if (!changeEvent)
    localCalendar.modify(, remoteEvent);
  else if (changeEvent == remoteEvent)
    remoteCalendar.modify(, localEvent);

After syncing, the local copies should be deleted, so new ones can be made for the next sync session


discussions moved to Calendar:Calendar Discussions

Ago comments on algorithm

The algorithm can be efficient to get the "merged" set as a whole. Less so to get individual records to be merged. I explain. Say you have A (set of current events on a mozilla client), B (set of original events before modification, the scrap dataset), C (set of current events of calendar to sync). To get the merged set quickly you proceed as following:

D = subset of C conatining events with id NOT in B

Now compare events in B and C with same id:

  1. if C(id)==B(id) or if C(id) does not exists -> add event A(id) to D. If A(id) does not exist do nothing.
  2. if C(id)!=B(id) and A(id) does not exists add C(id) to D
  3. if C(id)!=B(id) and A(id) exists -> conflict case. Solve according to preset rules [priority to A/priority to C/duplicate/user interaction] -> add A(id) and/or C(id) to D

D is now the merged set, and in order to get it, you only need #B comparisons (in fact less than that when A(id) and/or C(id) do not exist)! Note that in the scheme above if there is a conflict between a deleted event on one side and the same event being edited on the other side, the edit prevails over deletion, no conflict is called. This is fast, since you start with the block D (the original block D is always in the merged set) which takes away a lot of work. Should you want to know which records, individually, need to be added/edited/deleted into A, then you need to loop also through D, and to have this information you waste #D comparisons. Which suggests that to gain speed, after obtaining the merged set, this set must be dumped as a whole completely replacing both A and C (as opposed to be picky and only change the records that really changed)...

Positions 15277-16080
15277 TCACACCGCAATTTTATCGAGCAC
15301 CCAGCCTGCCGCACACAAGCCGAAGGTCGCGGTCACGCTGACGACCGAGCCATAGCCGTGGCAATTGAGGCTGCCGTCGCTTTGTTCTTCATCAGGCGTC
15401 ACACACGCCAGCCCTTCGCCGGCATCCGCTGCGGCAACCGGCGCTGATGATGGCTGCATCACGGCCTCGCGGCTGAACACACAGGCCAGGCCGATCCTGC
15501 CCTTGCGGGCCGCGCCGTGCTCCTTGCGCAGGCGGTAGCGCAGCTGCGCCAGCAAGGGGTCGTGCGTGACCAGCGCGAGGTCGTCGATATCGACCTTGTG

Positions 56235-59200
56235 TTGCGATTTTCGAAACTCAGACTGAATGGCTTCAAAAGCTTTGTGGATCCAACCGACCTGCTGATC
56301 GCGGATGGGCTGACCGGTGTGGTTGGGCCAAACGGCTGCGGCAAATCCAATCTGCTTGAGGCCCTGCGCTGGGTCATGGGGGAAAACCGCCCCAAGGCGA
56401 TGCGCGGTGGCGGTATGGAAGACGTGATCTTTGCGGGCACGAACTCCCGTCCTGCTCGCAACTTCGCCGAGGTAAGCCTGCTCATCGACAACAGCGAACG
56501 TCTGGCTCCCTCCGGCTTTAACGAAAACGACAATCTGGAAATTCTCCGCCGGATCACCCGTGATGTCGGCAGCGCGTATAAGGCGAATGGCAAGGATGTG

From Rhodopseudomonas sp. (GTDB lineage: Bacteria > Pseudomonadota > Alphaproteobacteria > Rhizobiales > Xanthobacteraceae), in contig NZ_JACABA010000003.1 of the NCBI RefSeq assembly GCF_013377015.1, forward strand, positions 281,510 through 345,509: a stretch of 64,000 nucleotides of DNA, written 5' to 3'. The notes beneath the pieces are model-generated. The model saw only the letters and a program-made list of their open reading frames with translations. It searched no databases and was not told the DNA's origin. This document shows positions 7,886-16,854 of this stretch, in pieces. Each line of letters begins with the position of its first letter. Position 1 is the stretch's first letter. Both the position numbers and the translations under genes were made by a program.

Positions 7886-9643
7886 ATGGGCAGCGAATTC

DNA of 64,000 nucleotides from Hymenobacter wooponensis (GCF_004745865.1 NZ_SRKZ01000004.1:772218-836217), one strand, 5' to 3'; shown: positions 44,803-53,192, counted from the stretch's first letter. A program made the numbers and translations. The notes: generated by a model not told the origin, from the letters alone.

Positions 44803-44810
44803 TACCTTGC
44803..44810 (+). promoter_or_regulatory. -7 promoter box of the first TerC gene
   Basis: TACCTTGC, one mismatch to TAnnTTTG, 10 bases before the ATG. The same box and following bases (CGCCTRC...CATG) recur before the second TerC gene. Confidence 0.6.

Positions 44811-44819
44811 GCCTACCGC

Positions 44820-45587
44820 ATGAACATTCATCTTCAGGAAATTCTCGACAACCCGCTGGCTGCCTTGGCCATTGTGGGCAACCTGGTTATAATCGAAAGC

Consider the case of an "online" use when you edit the record and changes are immidiately reflected on a connected calendar. B will only contain the edited event. So the fast algorithm is almost equivalent to "download all + parse + merge edited record + upload all"...

Moreover might you need a second sync algorithm when the scrap db B is not available, in case it gets deleted/corrupted. A sequential index will alleviate the pain. In this case D=C, B=events in A with sequential index > index as of the time you went offline. For each id in B, if C(id) does not exist add B(id) to D, otherwise B(id) is a conflict case. You have more conflicts than it would be necessary if you had a proper B and newly deleted events in A have no "effect" on D (you loose this information anyway since there is no way to know if an event was deleted from A or added to C), but it is as good as it gets. In fact such index could also be used to check the integrity of B...


That would get the merged set (I think), but that is not enough. You can't just copy the whole set over. You need to use AddEvent(), if only to not confuse observers and alarms. You want to know which events changed. And the problem with the algo is that you claim you start with D. but to get that requires work too. So the algo isn't neccesarily faster.